%{search_type} search results

2 catalog results

RSS feed for this result
xxix, 255 p. ; 24 cm.
  • ABOUT THE AUTHORS -- ACKNOWLEDGMENTS -- FOREWORD by Ben W. Heineman, Jr. -- FOREWORD by Ira M. Millstein -- PREFACE -- INTRODUCTION -- CHAPTER I THE GENERAL COUNSEL'S CHALLENGES IN THE NEW REALITY -- A. The Landscape -- B. Key Characteristics of the General Counsel Position -- C. Dealing with the New Reality -- D. Key Takeaways for the General Counsel's Challenges in the New Reality -- CHAPTER II EVOLUTION OF THE ROLE OF GENERAL COUNSEL -- A. Historical Perspective -- B. Modern Reality -- C. Key Takeaways on the Evolution of the Role of General Counsel -- CHAPTER III the general counsel on the balance beam -- A. The Many Hats Worn by the Modern General Counsel -- B. The Lonely Middle: Relationships with Senior Management and the Board -- C. Other Relationships -- D. Key Takeaways for the General Counsel on the Balance Beam -- CHAPTER IV THE GENERAL COUNSEL LEADING THE CHARGE -- A. Establishing and Maintaining a Legal and Ethical Culture -- B. Ethics and Professional Conduct Rules Governing In-House Counsel -- C. Demonstrating Openness and Community Involvement -- D. Key Takeaways for the General Counsel in Leading the Ethical Charge -- CHAPTER V ADVISING THE BOARD ON CORPORATE LAW AND OTHER LAWS -- A. Corporate Law and Corporate Governance Under State Law -- B. The CLO's Advice on Other Laws and Issues -- C. Key Takeaways for the General Counsel in Advising on Corporate Law and Other Issues -- CHAPTER VI Managing the Legal Department -- A. Need for Adequate Resources -- B. Compartmentalization and Decentralization -- C. Global Challenges -- D. Working Within the Law Department Budget -- E. Choosing Outside Counsel -- F. Key Takeaways for the General Counsel in Managing the Legal Department -- CHAPTER VII THE GENERAL COUNSEL IN THE CROSSHAIRS: EXPOSURE TO SANCTIONS, PROSECUTION, AND LIABILITY -- A. Conceptualizing the Role: The General Counsel as Advocate, Gatekeeper, or Persuasive Counselor -- B. Reporting up and Reporting out -- C. Understanding the Risks: Types of Liability Exposure Confronting In-House Counsel -- CONCLUSION -- APPENDIX A Table of Contents of The Corporate Director's Guidebook (6th ed.) -- APPENDIX B Table of Contents of Stephen A. Radin, The Business Judgment Rule (6th ed.).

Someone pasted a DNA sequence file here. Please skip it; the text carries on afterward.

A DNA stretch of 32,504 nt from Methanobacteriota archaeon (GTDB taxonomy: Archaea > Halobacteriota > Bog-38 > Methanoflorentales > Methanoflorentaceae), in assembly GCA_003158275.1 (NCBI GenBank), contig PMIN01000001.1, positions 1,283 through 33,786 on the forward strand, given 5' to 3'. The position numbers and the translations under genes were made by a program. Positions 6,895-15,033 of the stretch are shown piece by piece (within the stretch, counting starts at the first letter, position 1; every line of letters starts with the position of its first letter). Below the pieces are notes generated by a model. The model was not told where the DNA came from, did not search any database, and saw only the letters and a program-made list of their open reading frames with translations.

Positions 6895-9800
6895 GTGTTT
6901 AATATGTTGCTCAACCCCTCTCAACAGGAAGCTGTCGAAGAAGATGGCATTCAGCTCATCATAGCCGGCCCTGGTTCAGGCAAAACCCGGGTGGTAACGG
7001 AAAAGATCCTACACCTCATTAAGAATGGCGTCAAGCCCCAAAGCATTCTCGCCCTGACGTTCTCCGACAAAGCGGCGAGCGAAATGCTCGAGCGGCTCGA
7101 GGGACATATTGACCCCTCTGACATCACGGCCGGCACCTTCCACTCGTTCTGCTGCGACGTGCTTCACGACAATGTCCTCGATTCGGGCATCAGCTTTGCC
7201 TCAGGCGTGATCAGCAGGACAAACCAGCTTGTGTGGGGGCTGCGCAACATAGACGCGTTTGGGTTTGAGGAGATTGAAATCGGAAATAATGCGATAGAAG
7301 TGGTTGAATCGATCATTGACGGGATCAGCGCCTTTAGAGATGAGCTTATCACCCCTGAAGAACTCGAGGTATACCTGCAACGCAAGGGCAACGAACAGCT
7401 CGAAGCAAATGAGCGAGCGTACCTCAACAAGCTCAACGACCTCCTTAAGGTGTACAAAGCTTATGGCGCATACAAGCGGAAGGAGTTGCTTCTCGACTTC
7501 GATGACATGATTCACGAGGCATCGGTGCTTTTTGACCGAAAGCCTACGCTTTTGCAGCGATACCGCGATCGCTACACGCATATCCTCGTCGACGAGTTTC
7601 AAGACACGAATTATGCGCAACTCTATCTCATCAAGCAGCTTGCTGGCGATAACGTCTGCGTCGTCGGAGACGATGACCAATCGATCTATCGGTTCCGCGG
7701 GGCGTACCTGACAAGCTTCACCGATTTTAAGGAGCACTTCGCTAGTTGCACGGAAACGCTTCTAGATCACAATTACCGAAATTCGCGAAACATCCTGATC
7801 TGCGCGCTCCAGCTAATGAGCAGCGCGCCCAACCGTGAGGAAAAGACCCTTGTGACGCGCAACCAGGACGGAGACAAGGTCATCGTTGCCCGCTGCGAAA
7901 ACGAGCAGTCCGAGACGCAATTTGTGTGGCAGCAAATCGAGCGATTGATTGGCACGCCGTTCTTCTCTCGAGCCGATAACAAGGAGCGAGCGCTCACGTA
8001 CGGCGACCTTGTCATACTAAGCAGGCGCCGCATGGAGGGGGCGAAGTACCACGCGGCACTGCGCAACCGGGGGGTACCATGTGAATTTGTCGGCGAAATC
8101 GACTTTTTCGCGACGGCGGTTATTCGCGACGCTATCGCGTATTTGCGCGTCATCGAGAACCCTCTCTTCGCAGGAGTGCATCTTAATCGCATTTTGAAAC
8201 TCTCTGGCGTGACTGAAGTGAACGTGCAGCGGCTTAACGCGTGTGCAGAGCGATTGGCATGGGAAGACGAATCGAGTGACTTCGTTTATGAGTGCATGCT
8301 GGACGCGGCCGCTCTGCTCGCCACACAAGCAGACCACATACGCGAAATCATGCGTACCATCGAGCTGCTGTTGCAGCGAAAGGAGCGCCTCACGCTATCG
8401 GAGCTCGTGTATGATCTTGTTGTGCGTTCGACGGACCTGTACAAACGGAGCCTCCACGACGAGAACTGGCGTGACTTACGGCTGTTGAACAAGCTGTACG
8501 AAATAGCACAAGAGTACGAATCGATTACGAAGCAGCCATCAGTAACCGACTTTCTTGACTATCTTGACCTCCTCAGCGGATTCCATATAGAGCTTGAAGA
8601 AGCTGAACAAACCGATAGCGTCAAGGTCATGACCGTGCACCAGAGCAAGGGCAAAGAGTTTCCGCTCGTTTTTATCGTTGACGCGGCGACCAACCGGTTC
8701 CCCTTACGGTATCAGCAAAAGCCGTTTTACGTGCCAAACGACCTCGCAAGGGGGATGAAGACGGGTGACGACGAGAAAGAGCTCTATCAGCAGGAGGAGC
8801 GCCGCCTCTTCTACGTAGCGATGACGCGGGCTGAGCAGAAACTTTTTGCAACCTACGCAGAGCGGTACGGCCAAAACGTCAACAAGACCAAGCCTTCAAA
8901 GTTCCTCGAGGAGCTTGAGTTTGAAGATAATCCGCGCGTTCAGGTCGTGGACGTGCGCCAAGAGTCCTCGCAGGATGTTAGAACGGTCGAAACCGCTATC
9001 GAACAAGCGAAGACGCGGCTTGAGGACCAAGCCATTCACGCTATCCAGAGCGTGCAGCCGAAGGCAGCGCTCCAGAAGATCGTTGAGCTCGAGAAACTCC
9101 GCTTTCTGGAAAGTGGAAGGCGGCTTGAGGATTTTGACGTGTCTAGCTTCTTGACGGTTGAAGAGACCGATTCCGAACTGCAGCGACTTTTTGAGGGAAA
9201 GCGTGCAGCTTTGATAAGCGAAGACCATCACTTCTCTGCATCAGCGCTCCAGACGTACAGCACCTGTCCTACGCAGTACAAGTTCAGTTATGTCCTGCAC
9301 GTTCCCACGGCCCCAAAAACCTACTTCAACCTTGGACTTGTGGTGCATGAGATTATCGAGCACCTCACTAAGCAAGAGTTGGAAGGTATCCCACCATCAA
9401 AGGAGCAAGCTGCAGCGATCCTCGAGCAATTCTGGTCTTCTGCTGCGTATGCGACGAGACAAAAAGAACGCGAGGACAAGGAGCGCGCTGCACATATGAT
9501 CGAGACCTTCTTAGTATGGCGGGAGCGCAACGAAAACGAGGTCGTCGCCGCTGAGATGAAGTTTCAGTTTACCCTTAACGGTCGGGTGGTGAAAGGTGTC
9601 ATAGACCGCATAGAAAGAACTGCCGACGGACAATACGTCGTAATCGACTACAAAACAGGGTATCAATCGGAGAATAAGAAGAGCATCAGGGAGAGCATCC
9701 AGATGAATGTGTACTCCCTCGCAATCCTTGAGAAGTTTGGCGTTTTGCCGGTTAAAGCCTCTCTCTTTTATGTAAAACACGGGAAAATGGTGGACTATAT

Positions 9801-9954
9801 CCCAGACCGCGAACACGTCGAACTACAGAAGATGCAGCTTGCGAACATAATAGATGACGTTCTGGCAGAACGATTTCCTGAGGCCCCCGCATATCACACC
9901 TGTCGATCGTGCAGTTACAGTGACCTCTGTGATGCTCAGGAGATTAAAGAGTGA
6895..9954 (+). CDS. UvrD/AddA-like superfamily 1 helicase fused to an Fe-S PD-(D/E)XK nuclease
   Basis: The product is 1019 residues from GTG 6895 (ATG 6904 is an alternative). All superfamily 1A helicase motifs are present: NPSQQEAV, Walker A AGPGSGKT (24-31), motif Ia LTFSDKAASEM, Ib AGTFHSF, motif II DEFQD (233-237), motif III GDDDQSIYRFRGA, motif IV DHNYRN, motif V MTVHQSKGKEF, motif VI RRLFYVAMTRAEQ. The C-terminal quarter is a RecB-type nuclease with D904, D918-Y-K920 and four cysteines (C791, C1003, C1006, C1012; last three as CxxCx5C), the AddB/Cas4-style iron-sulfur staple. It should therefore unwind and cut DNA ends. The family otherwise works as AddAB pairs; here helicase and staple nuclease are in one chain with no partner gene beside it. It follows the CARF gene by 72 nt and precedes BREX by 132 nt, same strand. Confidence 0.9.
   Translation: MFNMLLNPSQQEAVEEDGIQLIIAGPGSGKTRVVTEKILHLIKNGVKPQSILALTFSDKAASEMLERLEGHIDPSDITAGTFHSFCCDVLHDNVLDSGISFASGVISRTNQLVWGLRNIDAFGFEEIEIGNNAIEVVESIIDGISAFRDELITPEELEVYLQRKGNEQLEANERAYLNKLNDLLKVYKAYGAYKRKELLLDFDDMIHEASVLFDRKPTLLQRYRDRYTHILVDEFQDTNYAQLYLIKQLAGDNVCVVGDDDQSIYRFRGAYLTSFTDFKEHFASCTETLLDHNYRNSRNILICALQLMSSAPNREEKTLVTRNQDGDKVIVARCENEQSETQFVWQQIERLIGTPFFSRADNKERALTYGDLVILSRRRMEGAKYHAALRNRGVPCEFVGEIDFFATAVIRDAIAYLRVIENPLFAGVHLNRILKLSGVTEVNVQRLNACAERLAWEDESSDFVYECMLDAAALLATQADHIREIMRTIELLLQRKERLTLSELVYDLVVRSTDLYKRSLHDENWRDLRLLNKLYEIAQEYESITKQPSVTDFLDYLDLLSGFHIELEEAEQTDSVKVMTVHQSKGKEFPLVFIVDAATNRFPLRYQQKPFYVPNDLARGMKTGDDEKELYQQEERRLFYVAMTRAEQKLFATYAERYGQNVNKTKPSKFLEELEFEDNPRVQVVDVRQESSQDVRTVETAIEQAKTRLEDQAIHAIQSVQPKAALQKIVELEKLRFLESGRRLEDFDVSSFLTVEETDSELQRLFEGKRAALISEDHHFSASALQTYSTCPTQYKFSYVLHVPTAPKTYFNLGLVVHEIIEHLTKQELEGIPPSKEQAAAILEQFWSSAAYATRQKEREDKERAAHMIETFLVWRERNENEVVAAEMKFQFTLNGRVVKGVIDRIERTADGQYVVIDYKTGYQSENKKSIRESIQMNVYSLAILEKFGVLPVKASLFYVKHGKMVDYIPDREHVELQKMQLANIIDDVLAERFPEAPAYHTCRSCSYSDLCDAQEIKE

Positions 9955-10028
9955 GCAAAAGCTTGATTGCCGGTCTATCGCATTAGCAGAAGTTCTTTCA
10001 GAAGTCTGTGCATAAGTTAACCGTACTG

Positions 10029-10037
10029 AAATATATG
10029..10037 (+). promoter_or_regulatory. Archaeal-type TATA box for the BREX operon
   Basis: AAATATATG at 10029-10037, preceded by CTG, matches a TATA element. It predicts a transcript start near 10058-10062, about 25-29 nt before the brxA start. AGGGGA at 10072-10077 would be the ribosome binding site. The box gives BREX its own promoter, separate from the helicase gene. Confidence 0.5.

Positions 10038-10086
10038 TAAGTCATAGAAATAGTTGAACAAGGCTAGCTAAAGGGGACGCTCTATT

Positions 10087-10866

• (source: Nielsen Book Data)9780195394924 20160607
Legislation and case law following the relatively recent corporate scandals have increased scrutiny on the ethics and integrity of individuals, and the culture they create, at the highest levels within the corporate structure. The corporate General Counsel (GC) is a key member of that group. This enhanced attention increases the already substantial tensions facing the GC, who must navigate the demands and interests of various corporate stakeholders-including the board of directors, officers (particularly the CEO), stockholders, and employees-while also serving the best interests of the client, which is-and should only be-the corporation itself. In light of these heightened expectations on ethics, integrity, and other liability concerns, Indispensable Counsel: The Chief Legal Officer in the New Reality examines the key role of the independent, yet business-oriented, chief legal officer. Indispensable Counsel provides readers with the foundations of corporate representation followed by practical guidelines on how the multiple roles of GC are, or should be, resolved, with best practices as the goal. Former Supreme Court Justice of Delaware E. Norman Veasey and coauthor Christine T. Di Guglielmo bring their stature and wealth of experience in the field to bare in this must-have resource for anyone interested in the role of corporate counsel.